NATO leaders on Monday approved a plan, promoted by the US, to shift the command of combat operations to Afghan forces by next summer. It's NATO's latest step in the transition out of a fighting role in the war.
The shift, part of what President Obama called a “phased transition … to responsibly bring this war to an end,” is another step in the NATO alliance’s withdrawal from a fighting role in the decade-long Afghanistan war.
While the end of the Afghan war may be on the horizon for US and other international troops, that does not mean the conflict will be over in two years, regional experts say. The Taliban will remain a fighting force, they say, and the fundamental question of Afghanistan’s stability is likely to be just as uncertain then as it is today.
"This will not mark the end of Afghanistan's challenges, obviously," Mr. Obama said of the plan adopted at the summit to "transition" out of the Afghan war. But he said it is a plan for "helping the Afghans to stand on their own."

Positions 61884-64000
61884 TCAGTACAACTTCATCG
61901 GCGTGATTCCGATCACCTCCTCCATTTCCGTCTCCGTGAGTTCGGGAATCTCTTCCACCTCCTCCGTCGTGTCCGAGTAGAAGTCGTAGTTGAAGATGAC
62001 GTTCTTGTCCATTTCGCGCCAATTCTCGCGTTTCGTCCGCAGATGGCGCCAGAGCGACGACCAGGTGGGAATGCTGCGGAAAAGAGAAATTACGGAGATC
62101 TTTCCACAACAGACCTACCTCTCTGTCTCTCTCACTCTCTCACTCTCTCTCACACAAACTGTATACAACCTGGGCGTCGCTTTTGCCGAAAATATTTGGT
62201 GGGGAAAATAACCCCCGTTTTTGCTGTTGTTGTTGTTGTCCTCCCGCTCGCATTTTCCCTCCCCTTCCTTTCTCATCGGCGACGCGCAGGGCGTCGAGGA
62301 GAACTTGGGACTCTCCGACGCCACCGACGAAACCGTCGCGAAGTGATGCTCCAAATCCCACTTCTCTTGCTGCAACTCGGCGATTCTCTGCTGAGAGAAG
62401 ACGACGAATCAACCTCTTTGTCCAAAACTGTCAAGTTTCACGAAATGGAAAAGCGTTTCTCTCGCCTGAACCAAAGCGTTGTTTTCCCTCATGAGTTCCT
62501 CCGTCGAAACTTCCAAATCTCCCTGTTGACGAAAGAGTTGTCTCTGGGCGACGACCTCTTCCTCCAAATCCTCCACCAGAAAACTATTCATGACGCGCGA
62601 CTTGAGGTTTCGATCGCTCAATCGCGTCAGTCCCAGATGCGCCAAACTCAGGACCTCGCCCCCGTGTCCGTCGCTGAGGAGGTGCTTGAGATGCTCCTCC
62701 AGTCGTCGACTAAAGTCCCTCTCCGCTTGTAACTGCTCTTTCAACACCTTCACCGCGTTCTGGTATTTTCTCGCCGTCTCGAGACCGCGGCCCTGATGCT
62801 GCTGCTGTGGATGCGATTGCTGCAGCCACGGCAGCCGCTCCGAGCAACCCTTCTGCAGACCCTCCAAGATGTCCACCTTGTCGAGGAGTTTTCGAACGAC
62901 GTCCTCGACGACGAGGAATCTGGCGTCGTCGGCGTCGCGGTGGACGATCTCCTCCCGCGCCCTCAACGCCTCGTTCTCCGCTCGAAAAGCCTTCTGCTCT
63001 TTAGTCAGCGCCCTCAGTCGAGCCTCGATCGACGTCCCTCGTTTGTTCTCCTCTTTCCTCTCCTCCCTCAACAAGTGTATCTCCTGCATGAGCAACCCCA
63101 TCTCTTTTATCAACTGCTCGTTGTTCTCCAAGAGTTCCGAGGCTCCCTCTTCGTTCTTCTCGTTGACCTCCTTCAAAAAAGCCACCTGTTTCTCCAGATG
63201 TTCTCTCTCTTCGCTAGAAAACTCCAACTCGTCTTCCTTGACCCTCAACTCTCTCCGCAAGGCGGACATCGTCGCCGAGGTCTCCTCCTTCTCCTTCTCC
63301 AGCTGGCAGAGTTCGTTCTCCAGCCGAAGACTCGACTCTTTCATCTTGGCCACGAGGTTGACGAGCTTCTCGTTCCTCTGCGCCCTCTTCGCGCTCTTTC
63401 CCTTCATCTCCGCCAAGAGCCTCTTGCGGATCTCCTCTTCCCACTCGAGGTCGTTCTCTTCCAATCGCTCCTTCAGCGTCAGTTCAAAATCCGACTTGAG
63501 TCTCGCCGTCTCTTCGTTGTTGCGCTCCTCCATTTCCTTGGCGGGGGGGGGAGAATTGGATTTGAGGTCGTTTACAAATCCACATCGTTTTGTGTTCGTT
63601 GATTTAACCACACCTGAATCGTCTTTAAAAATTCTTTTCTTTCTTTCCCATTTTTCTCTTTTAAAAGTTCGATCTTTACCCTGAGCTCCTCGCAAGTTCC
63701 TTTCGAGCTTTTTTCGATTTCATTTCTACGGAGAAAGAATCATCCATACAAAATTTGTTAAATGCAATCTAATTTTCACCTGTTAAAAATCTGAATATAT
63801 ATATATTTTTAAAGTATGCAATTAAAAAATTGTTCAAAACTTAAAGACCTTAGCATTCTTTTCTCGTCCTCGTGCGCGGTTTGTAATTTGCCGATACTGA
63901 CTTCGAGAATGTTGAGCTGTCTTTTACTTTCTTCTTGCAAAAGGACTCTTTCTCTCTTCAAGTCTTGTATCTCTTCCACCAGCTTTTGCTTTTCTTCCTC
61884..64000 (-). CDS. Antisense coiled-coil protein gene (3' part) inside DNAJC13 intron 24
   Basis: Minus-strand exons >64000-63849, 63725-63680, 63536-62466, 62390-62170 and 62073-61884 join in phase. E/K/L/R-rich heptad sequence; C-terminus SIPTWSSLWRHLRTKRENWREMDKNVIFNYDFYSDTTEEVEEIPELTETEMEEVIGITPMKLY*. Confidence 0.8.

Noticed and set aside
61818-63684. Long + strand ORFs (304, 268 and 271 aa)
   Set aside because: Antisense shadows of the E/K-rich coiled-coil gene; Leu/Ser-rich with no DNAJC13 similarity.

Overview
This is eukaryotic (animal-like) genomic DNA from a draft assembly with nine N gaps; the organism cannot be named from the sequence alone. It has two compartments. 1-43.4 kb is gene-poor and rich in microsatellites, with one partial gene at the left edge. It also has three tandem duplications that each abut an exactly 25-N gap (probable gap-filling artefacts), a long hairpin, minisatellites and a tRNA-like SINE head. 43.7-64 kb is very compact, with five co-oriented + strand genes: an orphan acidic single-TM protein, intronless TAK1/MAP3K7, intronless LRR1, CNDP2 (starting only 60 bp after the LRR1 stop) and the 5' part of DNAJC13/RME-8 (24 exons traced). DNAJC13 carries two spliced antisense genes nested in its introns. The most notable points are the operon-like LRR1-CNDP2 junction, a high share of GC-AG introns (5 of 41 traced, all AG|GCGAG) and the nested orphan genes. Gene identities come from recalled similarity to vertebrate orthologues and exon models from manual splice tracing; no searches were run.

The handover of operations command to the Afghans by the middle of next year is a sign that the 28-nation alliance is accelerating its drawdown from Afghanistan, say some regional experts – particularly as NATO faces pressure from countries, like France, that have announced plans to step up their troop withdrawals.
NATO Secretary General Anders Fogh Rasmussen rebuffed those charges at a summit-closing press conference, saying the 2013 transition to Afghan command “does not represent an accelerated road map.”